Sherrl was one of them, transferring from USC after just a few months, first to Oakland Community College, then to Berkeley itself. Prior to going to college Sherrl had not been involved in politics, though she had been a supporter of JFK. At Berkeley she joined a range of organisations. As Joel Geier, her comrade and a current member of the International Socialist Organisation in the US, remembers, he had known Sherrl:

since 1963 when we both members of the Berkeley YPSL (Young People’s Socialist League) and of Berkeley Campus CORE (Congress of Racial Equality). It was CORE’s mobilization of students for sit-ins against racist employers that led to Clark Kerr’s attempt to ban student political action, producing the Free Speech Movement, of which Sherrl was a dedicated activist. She was then a militant in the next stage of the 1960s movement, against the Vietnam War and American imperialism. I knew Sherrl in those days as a young, uncompromising fighter against injustice.

She was also a member of the Student Nonviolent Coordinating Committee (SNCC), formed by young black activists. During her time in California, Sherrl helped young men fleeing the draft during the Vietnam War to get to Canada, and was involved in organising boycotts in support of Cesar Chavez’s National Farm Workers Association.

In 1965 Sherrl married Richard Yanowitz, a red-diaper baby who, like her, was involved with the newly formed Independent Socialist Clubs that met in Hal Draper’s living room. In 1967, they decided that the US was turning fascist and decided to leave for Europe once Sherrl completed her degree. In August 1968 they arrived in Paris. They met Richard’s uncle, Hy, who had been a member of the French resistance in World War Two and was a friend of Sartre.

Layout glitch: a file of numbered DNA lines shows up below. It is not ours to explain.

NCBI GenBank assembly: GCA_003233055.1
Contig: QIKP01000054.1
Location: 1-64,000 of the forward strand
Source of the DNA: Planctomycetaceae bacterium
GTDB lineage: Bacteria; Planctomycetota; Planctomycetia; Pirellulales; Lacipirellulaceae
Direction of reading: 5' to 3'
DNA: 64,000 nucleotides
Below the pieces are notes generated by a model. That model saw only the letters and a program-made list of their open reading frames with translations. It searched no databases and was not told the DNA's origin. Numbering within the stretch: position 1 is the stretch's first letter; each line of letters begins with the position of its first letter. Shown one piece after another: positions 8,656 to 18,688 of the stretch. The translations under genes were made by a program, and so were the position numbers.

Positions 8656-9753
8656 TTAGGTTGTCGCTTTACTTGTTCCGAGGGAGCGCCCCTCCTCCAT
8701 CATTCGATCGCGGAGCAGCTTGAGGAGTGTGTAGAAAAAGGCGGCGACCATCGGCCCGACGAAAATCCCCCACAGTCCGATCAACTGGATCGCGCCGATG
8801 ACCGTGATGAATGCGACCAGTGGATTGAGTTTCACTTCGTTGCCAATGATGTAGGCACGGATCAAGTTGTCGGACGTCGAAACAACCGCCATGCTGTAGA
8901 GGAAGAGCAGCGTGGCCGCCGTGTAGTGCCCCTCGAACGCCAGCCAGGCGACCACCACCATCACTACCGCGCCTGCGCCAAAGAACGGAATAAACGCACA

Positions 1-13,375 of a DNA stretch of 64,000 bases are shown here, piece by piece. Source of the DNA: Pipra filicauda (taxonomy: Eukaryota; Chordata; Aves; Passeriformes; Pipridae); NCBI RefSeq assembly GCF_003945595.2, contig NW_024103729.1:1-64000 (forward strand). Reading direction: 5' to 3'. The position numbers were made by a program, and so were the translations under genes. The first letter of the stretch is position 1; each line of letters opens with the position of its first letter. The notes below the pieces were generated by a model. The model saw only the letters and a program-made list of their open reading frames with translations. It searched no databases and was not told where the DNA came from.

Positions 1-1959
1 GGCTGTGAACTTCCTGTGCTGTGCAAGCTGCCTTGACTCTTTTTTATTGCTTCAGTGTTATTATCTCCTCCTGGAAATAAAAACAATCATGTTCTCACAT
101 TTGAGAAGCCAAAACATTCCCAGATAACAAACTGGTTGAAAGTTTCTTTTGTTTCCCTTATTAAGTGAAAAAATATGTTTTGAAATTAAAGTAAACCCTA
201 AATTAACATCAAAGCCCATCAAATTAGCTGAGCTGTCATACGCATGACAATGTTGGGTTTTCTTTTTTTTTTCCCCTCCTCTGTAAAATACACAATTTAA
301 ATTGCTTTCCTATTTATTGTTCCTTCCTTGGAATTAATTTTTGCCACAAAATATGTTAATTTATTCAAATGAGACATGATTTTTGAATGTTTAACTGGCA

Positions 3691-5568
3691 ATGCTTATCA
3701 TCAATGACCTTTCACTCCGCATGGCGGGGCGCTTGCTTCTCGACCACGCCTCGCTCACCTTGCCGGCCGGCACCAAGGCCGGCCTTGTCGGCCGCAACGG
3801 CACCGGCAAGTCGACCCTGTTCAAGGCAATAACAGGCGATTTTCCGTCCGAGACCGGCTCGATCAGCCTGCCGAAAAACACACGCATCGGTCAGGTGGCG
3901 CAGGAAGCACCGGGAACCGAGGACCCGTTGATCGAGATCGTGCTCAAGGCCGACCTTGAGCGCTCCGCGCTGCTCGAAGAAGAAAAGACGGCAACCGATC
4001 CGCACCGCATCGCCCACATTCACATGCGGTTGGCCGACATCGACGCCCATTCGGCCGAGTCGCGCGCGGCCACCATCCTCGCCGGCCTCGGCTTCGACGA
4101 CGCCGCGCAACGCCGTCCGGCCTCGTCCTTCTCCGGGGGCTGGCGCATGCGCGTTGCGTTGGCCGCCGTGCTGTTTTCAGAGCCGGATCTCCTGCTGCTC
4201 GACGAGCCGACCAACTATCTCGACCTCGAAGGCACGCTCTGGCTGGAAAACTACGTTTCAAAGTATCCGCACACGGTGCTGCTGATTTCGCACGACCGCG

On January 13, 1969 they moved to London which would be Sherrl’s home for the rest of her life. Her marriage broke up on arrival and Sherrl had to rebuild her life from scratch in a new country. She started writing for Peace News, and covered the Isle of Wight festival in 1970.

Throughout the 1970s Sherrl was heavily involved in the women’s liberation movement attending most of the national conferences. In the early 1970s she helped to run a women’s centre in South London and was roped into teaching a women’s studies course in Tulse Hill school – something she had no training for. Later she was heavily involved in the National Abortion Campaign, particularly in Central London.

In 1974 Sherrl took a job at Dillon’s bookstore on Malet Street in London (now Waterstones). The pay was low but workers there supplemented their wages by liberating books. Sherrl initially worked in technical mail order. During this period, the French composer Olivier Messiaen ordered some books on birdsong from the store, which Sherrl sent him without charge with a note telling him she loved his music. The shop was unionised and Sherrl became a keen union member. During a strike at the shop the Communist Party historian Eric Hobsbawm crossed the picket line – buying books came before his solidarity with striking workers.